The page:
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, 81 (24), 13315-24

Type I Interferon Production During Herpes Simplex Virus Infection Is Controlled by Cell-Type-Specific Viral Recognition Through Toll-like Receptor 9, the Mitochondrial Antiviral Signaling Protein Pathway, and Novel Recognition Systems

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Type I Interferon Production During Herpes Simplex Virus Infection Is Controlled by Cell-Type-Specific Viral Recognition Through Toll-like Receptor 9, the Mitochondrial Antiviral Signaling Protein Pathway, and Novel Recognition Systems

Simon B Rasmussen et al. J Virol.

Abstract

Recognition of viruses by germ line-encoded pattern recognition receptors of the innate immune system is essential for rapid production of type I interferon (IFN) and early antiviral defense. We investigated the mechanisms of viral recognition governing production of type I IFN during herpes simplex virus (HSV) infection. We show that early production of IFN in vivo is mediated through Toll-like receptor 9 (TLR9) and plasmacytoid dendritic cells, whereas the subsequent alpha/beta IFN (IFN-alpha/beta) response is derived from several cell types and induced independently of TLR9. In conventional DCs, the IFN response occurred independently of viral replication but was dependent on viral entry. Moreover, using a HSV-1 UL15 mutant, which fails to package viral DNA into the virion, we found that entry-dependent IFN induction also required the presence of viral genomic DNA. In macrophages and fibroblasts, where the virus was able to replicate, HSV-induced IFN-alpha/beta production was dependent on both viral entry and replication, and ablated in cells unable to signal through the mitochondrial antiviral signaling protein pathway. Thus, during an HSV infection in vivo, multiple mechanisms of pathogen recognition are active, which operate in cell-type- and time-dependent manners to trigger expression of type I IFN and coordinate the antiviral response.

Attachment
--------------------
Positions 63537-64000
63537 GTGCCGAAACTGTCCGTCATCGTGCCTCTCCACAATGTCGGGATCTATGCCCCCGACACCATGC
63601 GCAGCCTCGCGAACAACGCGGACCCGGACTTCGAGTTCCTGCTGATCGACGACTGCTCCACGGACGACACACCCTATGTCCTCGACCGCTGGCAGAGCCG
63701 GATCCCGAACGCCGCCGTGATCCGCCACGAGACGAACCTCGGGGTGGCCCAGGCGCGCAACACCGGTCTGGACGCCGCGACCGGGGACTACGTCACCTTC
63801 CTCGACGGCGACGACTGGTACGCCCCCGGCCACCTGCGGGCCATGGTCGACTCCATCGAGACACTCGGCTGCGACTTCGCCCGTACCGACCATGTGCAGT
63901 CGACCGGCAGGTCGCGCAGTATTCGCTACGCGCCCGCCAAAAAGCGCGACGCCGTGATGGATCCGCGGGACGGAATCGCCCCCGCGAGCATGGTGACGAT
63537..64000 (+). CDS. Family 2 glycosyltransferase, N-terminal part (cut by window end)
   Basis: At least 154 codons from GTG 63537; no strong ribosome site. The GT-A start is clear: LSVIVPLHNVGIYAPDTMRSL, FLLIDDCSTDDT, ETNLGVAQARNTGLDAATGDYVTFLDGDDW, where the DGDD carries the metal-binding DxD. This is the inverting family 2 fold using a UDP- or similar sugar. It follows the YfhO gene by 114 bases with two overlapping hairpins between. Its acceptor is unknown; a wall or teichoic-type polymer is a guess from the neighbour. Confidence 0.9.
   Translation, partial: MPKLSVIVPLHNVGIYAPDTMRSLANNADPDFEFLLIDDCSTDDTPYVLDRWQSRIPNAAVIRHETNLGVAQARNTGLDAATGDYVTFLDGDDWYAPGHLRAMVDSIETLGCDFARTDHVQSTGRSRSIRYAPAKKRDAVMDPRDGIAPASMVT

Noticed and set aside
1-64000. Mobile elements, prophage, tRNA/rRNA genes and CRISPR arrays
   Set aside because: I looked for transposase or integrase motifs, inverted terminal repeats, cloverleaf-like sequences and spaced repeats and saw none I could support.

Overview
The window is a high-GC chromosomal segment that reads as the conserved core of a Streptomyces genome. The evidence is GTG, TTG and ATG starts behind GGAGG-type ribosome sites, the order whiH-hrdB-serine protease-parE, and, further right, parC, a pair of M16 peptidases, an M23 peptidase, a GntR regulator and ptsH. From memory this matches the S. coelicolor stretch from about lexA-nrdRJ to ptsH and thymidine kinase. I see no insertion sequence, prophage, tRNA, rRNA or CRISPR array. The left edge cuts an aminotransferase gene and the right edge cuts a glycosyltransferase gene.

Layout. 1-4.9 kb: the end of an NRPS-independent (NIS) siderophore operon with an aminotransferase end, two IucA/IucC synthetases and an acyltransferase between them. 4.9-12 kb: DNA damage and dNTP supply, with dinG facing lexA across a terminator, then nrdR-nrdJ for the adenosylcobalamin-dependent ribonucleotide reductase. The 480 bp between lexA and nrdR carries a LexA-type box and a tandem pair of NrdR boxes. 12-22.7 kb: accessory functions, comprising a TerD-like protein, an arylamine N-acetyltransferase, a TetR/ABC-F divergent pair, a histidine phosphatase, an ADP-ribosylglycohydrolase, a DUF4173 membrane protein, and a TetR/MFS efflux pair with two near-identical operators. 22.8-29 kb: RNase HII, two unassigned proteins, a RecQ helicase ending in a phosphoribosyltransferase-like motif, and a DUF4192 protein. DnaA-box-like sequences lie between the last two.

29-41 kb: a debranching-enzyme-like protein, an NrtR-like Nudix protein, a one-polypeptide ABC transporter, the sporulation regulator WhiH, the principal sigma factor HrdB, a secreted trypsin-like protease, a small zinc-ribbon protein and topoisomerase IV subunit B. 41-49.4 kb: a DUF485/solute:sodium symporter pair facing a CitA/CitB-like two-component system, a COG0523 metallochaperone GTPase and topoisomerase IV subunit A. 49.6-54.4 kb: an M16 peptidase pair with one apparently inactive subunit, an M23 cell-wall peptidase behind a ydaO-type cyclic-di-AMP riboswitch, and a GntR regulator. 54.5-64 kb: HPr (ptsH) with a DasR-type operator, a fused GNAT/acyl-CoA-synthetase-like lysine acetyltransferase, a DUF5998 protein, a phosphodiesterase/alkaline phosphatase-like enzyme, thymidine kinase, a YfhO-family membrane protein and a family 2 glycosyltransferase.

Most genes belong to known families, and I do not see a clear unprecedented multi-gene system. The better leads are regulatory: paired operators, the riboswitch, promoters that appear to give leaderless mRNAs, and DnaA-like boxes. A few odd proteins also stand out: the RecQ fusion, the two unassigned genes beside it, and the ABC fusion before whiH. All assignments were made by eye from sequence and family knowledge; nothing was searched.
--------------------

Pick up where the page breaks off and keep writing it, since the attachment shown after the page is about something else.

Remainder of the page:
Figures

FIG. 1.
FIG. 1.
The pDC-TLR9 pathway is responsible for early but not for late IFN-α/β production during HSV infection in vivo. (A to H) C57BL/6 or TLR9−/− mice were infected i.p. with 2 × 107 PFU of HSV-1 or HSV-2 (five mice per group). At the indicated time points p.i., sera were harvested (A to F), or spleen cDCs and pDCs were isolated and cultured for ex vivo cytokine expression for 24 h (G to H). The levels of IFN-α/β were measured by bioassay. Similar results were obtained in three to four independent experiments. (I to L) WT mice (129sv in panels I and J; C57BL/6 in panels K and L), IFNAR−/− mice, and TLR9−/− mice were infected i.p. with 106 PFU of HSV-2 (five mice per group). At 2 days p.i., livers and spleens were harvested, and the viral loads in the organs were determined by plaque assay. Similar results were obtained in three independent experiments. (M) Mice treated as in panels I to L were monitored for 6 days. The mice were sacrificed when they displayed symptoms irreversibly associated with death. Error bars indicate the standard errors of the mean (SEM). *, P < 0.05.
FIG. 2.
FIG. 2.